Patrick B. McGuigan
OKLAHOMA CITY – In the lead editorial for Sunday (October 30), Oklahoma’s largest newspaper has encouraged voters to say “no” to a controversial proposal to enshrine capital punishment within the state constitution.
Editorial writers for The Oklahoman asserted State Question 776 would “add provisions to the [state] constitution without any obvious benefit in response to no obvious problem.”
The editorial reasoned: “State Question 776 endorses the death penalty, and mandates that the Legislature has the power to authorize new methods of execution should current methods (lethal injection) be declared unconstitutional by federal courts.
“Yet the death penalty is already constitutional and the Legislature already determines execution methods. S.Q. 776 changes nothing, and its passage would have little bearing on federal court rulings.”
The latter two sentences of the above quote touch on an important point about the proposed constitutional amendment.
The measure’s advocates purport to advance it as a way to push back against federal interference in state prerogatives, among other things. But capital punishment provisions are inevitably, and appropriately, subject to judicial review, including in federal courts. Assertions to the contrary at the state level will not be taken seriously in federal courts.
Conservatives who want to protect state prerogatives should tread carefully in asserting state’s rights that are contrary to American history and to U.S. constitutional provisions. While there is room for debate about areas of federal overreach where prudent counter-action at the state level is merited, capital punishment is a poor choice to fight that cause.
The context in which The Oklahoman editorial arrives is important. It has been two years since the state executed any one, and the reasons for the time gap are all homegrown, not the imposition of rogue judges at the federal or state level.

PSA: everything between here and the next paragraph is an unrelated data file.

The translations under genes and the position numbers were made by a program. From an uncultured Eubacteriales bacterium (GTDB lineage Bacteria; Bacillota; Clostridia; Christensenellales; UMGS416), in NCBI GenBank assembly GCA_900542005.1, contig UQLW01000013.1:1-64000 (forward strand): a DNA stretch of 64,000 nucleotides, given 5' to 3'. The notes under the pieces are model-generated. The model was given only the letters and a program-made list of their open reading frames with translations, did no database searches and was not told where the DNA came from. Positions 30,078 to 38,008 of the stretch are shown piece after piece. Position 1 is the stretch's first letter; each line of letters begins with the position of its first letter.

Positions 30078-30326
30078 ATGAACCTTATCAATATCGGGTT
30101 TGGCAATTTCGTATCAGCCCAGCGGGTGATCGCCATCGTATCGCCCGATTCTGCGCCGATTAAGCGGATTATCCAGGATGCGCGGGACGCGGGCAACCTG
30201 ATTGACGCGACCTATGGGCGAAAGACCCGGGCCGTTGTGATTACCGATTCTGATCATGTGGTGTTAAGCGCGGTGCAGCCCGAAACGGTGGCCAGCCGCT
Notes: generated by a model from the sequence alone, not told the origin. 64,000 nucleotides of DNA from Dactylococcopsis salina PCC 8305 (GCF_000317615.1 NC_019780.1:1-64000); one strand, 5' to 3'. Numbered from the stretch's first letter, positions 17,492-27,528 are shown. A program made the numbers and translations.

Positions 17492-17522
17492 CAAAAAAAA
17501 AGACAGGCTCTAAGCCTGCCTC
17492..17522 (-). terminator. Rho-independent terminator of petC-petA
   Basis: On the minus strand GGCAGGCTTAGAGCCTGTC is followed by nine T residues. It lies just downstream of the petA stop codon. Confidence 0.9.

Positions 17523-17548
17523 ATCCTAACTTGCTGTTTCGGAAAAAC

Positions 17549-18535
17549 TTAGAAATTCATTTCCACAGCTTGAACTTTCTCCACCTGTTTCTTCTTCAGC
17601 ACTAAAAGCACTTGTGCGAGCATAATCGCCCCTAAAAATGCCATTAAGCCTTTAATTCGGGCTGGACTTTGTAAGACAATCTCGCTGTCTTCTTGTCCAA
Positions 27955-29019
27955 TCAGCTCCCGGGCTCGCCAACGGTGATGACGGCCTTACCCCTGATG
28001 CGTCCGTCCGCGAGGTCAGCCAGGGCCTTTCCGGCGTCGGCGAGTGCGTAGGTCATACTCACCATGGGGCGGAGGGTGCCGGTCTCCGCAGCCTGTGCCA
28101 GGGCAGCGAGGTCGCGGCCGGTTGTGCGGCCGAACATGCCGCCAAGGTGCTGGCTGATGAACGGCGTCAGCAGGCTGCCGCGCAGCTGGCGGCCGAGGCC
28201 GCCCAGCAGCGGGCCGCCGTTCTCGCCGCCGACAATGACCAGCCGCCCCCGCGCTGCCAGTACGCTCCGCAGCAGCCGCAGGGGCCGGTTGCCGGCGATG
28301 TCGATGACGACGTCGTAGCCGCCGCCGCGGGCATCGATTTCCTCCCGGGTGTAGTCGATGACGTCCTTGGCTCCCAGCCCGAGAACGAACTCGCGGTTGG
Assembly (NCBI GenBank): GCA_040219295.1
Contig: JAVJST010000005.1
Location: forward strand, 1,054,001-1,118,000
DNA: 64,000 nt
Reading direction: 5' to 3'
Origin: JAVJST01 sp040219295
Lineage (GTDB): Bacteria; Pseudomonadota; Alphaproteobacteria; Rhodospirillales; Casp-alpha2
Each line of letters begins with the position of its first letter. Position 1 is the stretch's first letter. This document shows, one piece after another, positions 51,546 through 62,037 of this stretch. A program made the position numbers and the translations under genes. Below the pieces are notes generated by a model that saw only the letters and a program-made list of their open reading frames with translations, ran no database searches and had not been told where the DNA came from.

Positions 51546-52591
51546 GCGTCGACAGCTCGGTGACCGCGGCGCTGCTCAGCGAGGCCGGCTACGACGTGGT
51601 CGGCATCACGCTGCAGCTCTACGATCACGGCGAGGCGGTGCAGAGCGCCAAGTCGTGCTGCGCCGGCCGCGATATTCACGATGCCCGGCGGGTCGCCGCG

Those who oppose capital punishment in all instances will find encouragement in the position taken on this important state question at the state’s largest newspaper, historically a conservative stalwart in a sea of liberal editorial pages across the land of the free. Conservatives, even those who defend the constitutionality of the death penalty, should applaud the editorial writers for a straight-forward, timely and persuasive argument against both unnecessary state constitutional cluster and ill-advised invitations to new (and expensive) litigation.
The editorial writers no doubt have carefully studied the ongoing shift in public opinion on maintenance of the Ultimate Sanction in American law.
Many Oklahomans previously advocating the penalty have shifted to a critical view of its exercise. Taht is no surprise, for any prudent observer must regard with horror the possibility of even one wrongful execution. The near-execution of Richard Glossip just 13 months ago would be exhibit A in that category. No wonder so many Oklahomans have shifted from support or ambivalence about executions toward a more nuanced stance, backing alternative sanctions for the guilty – life without possibility of parole.
Not to overstate the editorial’s significance, the newspaper’s lead paragraph made a pragmatic argument against S.Q. 776: “Oklahoma’s state constitution is among the nation’s longest, largely because it is packed with provisions that should have been handled in statute. If anything the Oklahoma Constitution should be reduced in size, not expanded.”
In the end, these short and well-reasoned comments on this significant decision could – and this writer hope will – bear abundant fruit, in popular rejection of State Question 776.